What Is A Farmers Market?
A farmers market is a public and recurring assembly of farmers or their representatives selling the food that they produced directly to consumers. Farmers markets facilitate personal connections and bonds of mutual benefits between farmers, shoppers, and communities. By cutting out middlemen, farmers receive more our food dollars and shoppers receive the freshest and most flavorful food in their area and local economies prosper. Each farmers market defines the term “local” according to the agriculture of its region and regularly communicates that definition to the public. Farmers markets also implement guidelines and operating rules that ensure the farmers market consists principally of farms selling directly to the public products that the farms have produced. In order to protect both farmers and consumers, some states have even established their own formal definitions which specify market characteristics in more detail. The number of farmers markets in the United States has grown rapidly in recent years, from just under 2,000 in 1994 to more than 8,600 markets currently registered in the USDA Farmers Market Directory.
What will I find at a farmers market?
It depends. Farmers markets vary in size and always reflect a region’s agriculture and seasons. Some markets are seasonal and comprised of a small number of vendors, while others involve hundreds of vendors and take place year-round. It is a source of pride to farmers and market shoppers alike that the products available at farmers market represent the agricultural of a region or state. Depending on the time of the year, you might find avocados, olives, steak or artichokes in Texas or California, and be more likely to find paw paws, peanuts, pork, and peonies in Virginia.
Some markets concentrate on produce, while others carry everything from fruits and vegetables to baked goods, meat, eggs, flowers, and dairy products. Some may carry locally made crafts or prepared foods as a complement to the agricultural products they sell. As the number of markets grows, so does the variety of foods available.
How do farmers markets determine what to carry?
What is at market depends on a combination of location, season, and market rules about what can be sold. Many farmers markets only carry locally-grown, locally-made and/or locally-processed, foods, and create a system of guidelines that ensure vendors are producing what they are selling. Farmers markets are unique insofar as they give shoppers transparency while also protecting local farmers from having to compete with lost-cost, low-quality, often imported meat and produce. The great thing about farmers markets is that if you are ever unsure about what a product is, where it came from, or how it was grown, you can just ask! Some direct-marketing farms even offer tours.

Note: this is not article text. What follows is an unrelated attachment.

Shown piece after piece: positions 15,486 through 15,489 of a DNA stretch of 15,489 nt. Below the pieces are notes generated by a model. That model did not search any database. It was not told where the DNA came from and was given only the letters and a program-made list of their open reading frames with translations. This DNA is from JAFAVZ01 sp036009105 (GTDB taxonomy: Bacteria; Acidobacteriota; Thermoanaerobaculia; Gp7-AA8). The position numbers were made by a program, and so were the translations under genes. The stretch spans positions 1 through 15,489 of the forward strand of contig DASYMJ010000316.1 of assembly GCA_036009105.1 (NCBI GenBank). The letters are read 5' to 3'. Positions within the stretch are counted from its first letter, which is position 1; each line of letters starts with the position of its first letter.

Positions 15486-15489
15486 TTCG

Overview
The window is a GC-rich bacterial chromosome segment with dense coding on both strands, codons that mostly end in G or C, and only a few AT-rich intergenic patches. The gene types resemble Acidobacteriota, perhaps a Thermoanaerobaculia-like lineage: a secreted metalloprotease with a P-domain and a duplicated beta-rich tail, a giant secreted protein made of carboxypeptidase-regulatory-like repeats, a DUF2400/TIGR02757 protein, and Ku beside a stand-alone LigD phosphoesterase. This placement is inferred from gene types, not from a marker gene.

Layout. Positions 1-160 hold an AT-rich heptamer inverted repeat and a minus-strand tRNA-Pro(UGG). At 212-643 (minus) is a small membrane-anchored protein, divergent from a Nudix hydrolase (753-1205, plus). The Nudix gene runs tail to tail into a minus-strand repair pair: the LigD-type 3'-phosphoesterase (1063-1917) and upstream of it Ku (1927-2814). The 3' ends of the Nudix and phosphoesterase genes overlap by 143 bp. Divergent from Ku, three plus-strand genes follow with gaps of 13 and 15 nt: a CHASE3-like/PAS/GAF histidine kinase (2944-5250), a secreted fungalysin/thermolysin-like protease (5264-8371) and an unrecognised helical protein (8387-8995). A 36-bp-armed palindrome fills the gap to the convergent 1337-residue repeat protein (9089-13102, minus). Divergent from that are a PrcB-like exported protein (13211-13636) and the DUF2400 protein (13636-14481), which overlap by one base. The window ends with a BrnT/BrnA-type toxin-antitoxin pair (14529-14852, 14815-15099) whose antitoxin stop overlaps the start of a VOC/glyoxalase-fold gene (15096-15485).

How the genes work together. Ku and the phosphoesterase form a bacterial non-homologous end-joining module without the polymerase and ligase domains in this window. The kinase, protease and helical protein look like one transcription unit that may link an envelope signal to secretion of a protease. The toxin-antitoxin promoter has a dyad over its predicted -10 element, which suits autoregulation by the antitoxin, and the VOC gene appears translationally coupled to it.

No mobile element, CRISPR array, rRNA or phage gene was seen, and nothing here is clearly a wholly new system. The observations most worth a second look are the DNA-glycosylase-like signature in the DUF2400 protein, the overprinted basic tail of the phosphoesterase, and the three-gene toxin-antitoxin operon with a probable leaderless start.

Are farmers markets only open in the summer?
Peak harvest season is usually peak market season, and some markets are only open in the spring, summer, and early autumn. In 2010, roughly 15% of all farmers markets were open in the winter months. Nevertheless, year-round farmers market thrive in many states. Many markets are expanding their seasons or transitioning to year-round operation by offering their shoppers items including meat, eggs, dairy, bread and other products that are available fresh throughout the year. Even in colder climates, farmers are implementing a variety of season-extending techniques that can protect crops from frosts and allow them to be picked and sold fresh for more weeks of the year. You can learn more about what is seasonally available in your community here.
How can I find a farmers market near me?
Farmers markets are in every state and located in all kinds of places– from Main Streets to city centers, from parks to parking lots, from sidewalks to shopping centers. To find a market near you, ask your neighbors, friends, Google, and colleagues, or search for one in USDA’s Farmers Market Directory, or at LocalHarvest.org and EatWellGuide.org. A large number of states have a state farmers market association that can also provide you with information. You can find a listing of the statewide farmers market associations that are also FMC members by clicking here.
If you live in Ohio, Michigan, Wisconsin, California, Kentucky, New York, Iowa, Illinois, Pennsylvania, or Massachusetts you are lucky enough to be in a state with the most farmers markets in the country.
Do farmers markets only take cash?
There are many ways to pay at farmers markets. Cash usually works best but many farmers markets also accept credit and debit cards. Moreover, the United States Department of Agriculture (USDA) has partnered with FMC to provide eligible farmers markets and direct marketing farmers with the equipment necessary to accept Supplemental Nutrition Assistance Program (SNAP) benefits. In the past five years, the number of farmers markets and direct marketing farmers authorized to accept SNAP has grown rapidly and the amount of SNAP dollars spent at farmers markets has almost tripled.
In addition, more than 3,390 markets accept Women, Infant and Children (WIC) Farmers Market Nutrition Program vouchers and 4,590 markets participate in the Senior Farmers Market Nutrition Program (SFMNP). In 2015, the USDA Food and Nutrition Service reported that over $38 million was spent at farmers markets through these two programs alone. Some markets have even developed their own locally based currencies, like HealthBucks in New York and Fresh Bucks in Rhode Island.